When she was asked to execute Houston's largest mural, artist C. Finley took her signature swirl of shapes and colors and blew it up at a larger-than-life scale. Titled Sky Dance, the work-in-progress depicts a 230-foot-wide scene of three Houston Ballet dancers jeté-ing across the north side of 1415 Louisiana St.
"I just want people to get a hit of life as they pass by," she says.
WEDGE Group, the investment firm that hired Finley, originally planned to build a second tower that never materialized, leaving the artist to work with this blank, monumental canvas overlooking a parking lot. It's a story reflective of the urban reality of Houston's changing downtown, which, over the last century, was largely gutted of historic structures and paved over for office buildings and plenty of surface lots. Case in point: In 1920, much of the current grid had been lined with massive Victorian mansions; by the 1970s, a desolate expanse of concrete dominated aerial photographs of the city.
We've started to atone for our past development sins, most notably with green space like Discovery Green, expanded light rail, and a renewed interest in urban living that's pushed Houston's core in a more livable, walkable, and beautiful direction. Sky Dance is actually an extension of the Downtown District's ongoing Art Blocks initiative, which aims to smooth over the city's rough patches using public art.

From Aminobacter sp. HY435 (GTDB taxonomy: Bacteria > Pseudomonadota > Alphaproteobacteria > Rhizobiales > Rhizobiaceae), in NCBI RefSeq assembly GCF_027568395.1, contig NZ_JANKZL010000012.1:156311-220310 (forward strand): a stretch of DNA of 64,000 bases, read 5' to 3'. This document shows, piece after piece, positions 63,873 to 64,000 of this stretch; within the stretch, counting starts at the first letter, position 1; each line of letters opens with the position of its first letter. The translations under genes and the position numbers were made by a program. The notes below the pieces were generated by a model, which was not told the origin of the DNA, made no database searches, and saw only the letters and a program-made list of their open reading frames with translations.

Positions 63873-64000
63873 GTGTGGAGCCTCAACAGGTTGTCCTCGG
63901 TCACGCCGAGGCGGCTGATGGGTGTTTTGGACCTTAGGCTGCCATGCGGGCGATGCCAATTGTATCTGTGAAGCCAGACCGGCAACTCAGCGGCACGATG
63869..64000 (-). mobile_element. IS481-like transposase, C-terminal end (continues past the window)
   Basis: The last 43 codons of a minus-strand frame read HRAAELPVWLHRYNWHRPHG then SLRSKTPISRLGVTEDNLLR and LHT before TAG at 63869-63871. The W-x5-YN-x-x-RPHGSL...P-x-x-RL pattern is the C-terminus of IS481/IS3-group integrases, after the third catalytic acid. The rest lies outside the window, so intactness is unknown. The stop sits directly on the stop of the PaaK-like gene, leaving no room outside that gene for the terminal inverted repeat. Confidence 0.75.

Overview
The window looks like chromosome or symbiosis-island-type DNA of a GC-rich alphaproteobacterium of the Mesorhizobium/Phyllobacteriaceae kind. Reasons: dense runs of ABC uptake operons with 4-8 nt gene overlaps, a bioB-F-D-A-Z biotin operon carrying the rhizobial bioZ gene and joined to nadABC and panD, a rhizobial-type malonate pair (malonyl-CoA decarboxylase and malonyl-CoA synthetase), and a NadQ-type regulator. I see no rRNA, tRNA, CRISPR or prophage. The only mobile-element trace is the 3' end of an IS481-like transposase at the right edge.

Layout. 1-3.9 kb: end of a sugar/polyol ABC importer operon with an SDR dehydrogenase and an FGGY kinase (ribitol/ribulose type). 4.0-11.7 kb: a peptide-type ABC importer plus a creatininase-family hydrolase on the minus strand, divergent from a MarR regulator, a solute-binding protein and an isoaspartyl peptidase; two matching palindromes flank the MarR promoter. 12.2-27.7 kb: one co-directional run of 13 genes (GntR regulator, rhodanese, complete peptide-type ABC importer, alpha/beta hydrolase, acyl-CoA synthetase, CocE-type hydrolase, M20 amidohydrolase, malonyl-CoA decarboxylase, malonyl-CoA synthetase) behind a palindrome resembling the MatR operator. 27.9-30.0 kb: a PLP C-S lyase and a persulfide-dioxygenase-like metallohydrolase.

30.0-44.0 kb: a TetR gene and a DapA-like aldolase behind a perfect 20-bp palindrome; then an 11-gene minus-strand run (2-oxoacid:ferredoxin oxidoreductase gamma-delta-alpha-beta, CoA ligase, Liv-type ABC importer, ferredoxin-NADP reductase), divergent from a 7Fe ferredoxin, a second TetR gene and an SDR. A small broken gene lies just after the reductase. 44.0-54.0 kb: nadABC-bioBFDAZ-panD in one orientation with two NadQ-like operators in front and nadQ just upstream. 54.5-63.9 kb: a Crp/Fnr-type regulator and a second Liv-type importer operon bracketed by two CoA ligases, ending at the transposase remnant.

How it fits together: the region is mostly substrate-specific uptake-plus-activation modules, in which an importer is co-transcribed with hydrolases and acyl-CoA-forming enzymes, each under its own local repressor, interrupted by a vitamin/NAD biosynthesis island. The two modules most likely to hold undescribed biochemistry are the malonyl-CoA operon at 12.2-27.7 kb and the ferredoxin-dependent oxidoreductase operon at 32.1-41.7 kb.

For her contribution, Finley first ventured to the fifth floor of the adjacent parking garage and used a powerful, 6,000 lumen projector to cast the outline of the dancers on the surface of the WEDGE Tower. Then, using two hydraulic boom lifts, she teamed up with a group of contractors—workers who usually serve as window washers—to slowly paint all 30,000 square feet of the mural. Leaves and other debris have gotten caught in the paint and the lift has stalled more than once, but the electric blue background has progressed quickly.
Finley hopes to complete the project by mid-April (weather permitting) so that the "undulating colors" of the leaping ballerinas will feminize the static gray, brown, and black aesthetic seen everywhere downtown. "This is something that you can take in at 35 mph," she says proudly, gesturing to the mural looming above.